Handouts: Anemia & Cancer
Erythropoietin: Hormone that regulates red blood cell production
Hematocrit: Percentage of red blood cells in a blood sample
Hemoglobin: Protein carried by red blood cells that transports and delivers oxygen throughout your body
What is anemia?
Anemia is a below-normal level of hemoglobin* or hematocrit*. Hemoglobin is the protein in red blood cells that carries oxygen to all parts of the body. Anemia can be a temporary condition, a consequence of other health conditions, or it can be a chronic problem. People with mild anemia may not have any symptoms or may have only mild symptoms. People with severe anemia may have problems carrying out routine activities and can feel tired or experience shortness of breath with activity.
How common is anemia in people with cancer?
Almost all people with cancer develop mild anemia after chemotherapy, and about 80% experience more serious anemia.2-4 The type of cancer, how advanced it is, and how it is treated determine whether a patient will develop anemia.
What causes anemia in people with cancer?
There are usually multiple reasons cancer patients develop anemia. Some causes are consequences of the disease and others relate to cancer treatment.
Cancer can cause anemia many different ways. Normally, the kidneys make the hormone erythropoietin which signals the bone marrow to produce red blood cells. Cancer can disrupt this process by slowing erythropoietin production or by not allowing the body to use stored iron. Cancer patients’ red blood cells also wear out faster than normal and are not replaced as quickly as they are needed. Additionally, cancer may cause bleeding, which results in blood loss. In each case, fewer red blood cells means there is less hemoglobin to carry oxygen throughout your body.
Cancer treatments, including chemotherapy and radiation therapy, can cause anemia by damaging the bone marrow. This damage lowers your body’s ability to produce red blood cells.
What are the effects of untreated anemia in cancer?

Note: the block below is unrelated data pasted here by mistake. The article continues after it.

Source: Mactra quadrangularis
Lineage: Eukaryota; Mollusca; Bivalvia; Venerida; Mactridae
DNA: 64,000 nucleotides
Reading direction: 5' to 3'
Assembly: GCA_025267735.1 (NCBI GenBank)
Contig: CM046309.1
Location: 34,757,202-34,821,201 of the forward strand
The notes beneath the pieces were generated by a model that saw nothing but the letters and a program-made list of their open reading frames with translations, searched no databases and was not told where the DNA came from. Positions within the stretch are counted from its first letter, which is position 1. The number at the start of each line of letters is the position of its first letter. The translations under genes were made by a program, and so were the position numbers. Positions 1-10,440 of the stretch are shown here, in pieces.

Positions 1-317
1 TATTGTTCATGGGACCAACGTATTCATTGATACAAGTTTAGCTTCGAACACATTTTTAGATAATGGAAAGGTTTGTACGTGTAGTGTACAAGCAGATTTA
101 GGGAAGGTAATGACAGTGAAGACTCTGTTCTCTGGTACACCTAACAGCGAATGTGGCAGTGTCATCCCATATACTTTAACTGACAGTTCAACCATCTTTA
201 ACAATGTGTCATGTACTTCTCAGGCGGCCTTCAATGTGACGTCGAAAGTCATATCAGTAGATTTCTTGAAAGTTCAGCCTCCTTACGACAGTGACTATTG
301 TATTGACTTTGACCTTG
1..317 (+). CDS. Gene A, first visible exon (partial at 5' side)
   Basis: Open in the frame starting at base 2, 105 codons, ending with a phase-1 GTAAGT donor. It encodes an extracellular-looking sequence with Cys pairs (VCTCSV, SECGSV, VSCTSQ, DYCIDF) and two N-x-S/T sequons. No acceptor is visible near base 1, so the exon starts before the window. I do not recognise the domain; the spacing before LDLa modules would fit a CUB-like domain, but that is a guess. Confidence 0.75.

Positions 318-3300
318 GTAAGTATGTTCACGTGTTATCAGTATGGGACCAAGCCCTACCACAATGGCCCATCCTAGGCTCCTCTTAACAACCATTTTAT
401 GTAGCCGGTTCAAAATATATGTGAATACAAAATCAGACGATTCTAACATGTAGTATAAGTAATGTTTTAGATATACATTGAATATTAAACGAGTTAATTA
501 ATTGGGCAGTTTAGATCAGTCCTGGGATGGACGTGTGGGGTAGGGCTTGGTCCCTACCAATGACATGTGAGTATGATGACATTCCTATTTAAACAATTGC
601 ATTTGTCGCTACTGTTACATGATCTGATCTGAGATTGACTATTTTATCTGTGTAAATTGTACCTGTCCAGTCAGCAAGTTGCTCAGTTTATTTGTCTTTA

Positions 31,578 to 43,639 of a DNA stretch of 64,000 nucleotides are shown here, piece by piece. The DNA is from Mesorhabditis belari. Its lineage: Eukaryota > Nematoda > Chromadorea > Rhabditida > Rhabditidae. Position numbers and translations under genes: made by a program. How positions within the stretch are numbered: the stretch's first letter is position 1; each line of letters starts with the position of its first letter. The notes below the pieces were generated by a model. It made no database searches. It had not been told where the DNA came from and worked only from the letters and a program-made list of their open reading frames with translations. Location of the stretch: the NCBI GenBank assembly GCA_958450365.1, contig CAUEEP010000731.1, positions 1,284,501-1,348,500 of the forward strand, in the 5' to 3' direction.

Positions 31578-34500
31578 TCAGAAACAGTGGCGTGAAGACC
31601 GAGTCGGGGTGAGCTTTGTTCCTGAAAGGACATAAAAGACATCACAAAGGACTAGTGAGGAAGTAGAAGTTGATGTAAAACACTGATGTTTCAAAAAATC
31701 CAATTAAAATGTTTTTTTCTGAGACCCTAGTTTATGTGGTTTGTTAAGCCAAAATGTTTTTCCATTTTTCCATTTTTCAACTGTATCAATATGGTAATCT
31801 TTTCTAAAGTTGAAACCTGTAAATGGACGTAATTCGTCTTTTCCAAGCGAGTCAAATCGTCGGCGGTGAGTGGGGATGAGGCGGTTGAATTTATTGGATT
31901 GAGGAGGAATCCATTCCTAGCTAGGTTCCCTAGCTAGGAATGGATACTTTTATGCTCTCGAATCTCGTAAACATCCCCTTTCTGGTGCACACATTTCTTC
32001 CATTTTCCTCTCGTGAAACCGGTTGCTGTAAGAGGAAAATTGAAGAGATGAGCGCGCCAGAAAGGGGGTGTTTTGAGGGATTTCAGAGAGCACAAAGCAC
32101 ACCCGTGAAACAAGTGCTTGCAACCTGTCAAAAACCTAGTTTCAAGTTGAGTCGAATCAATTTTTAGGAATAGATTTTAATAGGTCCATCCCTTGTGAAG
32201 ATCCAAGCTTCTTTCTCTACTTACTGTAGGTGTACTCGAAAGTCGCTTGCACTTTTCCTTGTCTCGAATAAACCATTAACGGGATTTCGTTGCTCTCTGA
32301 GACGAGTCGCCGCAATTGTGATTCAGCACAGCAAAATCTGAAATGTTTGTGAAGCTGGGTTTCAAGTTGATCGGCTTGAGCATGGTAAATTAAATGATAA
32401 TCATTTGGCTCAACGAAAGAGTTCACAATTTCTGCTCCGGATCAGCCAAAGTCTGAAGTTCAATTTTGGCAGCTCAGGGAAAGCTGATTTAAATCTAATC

Fatigue and other symptoms like feeling short of breath can make it difficult to keep up with regular daily activities. People with severe anemia may not be able to receive their treatments on schedule or may end up with a lower dose of their treatment. People with certain types of cancer do not respond as well as expected to radiation therapy if they have anemia, and chemotherapy can be more toxic or less effective with anemia.3-6 A study has shown people with both cancer and anemia have a shorter life expectancy than people without anemia.7 While managing anemia may be life saving in some circumstances, treatment has not proven to guarantee a longer lifespan.
How do I know if I have anemia?
The best way to determine if you have anemia is to discuss your blood counts and changes in hemoglobin and hematocrit with the doctor who treats your cancer. Symptoms and signs usually develop when anemia is moderate to severe, and can include fatigue, weakness, pale skin, chest pain, dizziness, irritability, numbness or coldness in your hands and feet, trouble breathing, a fast heartbeat, and headache. People with cancer may have many different types of symptoms because of other things that change because of cancer or cancer treatment, so it can be difficult to sort out the cause.
What treatments are available to help me?
Several medications are approved to help correct anemia, including a man-made form of erythropoietin which stimulates red blood cell growth in the bone marrow. Noteworthy though are recent studies which suggest that it is best not to try to correct the anemia to normal levels.8 Sometimes people with cancer receive blood transfusions that are rich in red blood cells in order to raise hemoglobin levels. Close communication with your doctor will help him or her provide the treatment that is best for you based on what is causing the anemia.
*Normal Lab Values: Normal hemoglobin >12 g/dL for women, >13 g/dL for men; normal hematocrit >36% for women, >39% for men.
- [Cited source redacted; replace with a supporting citation.]
- Glaspy J, et al. Br J Cancer. 2001;84(suppl1):17-23.
- Brizel DM, et al. Radiother Oncol. 1999;53:113-117.
- Silber JH, et al. J Clin Oncol. 1998;16:2392-2400.
- Extermann M. Eur J Cancer. 2002;38:1466-1473.
- Vaupel P, et al. Semin Oncol. 2001;28(suppl 8):29-35.
- Caro JJ, et al. Cancer. 2001;91:2214-2221.
- Henke M, et al. 2003;362(9392):1255–1260.
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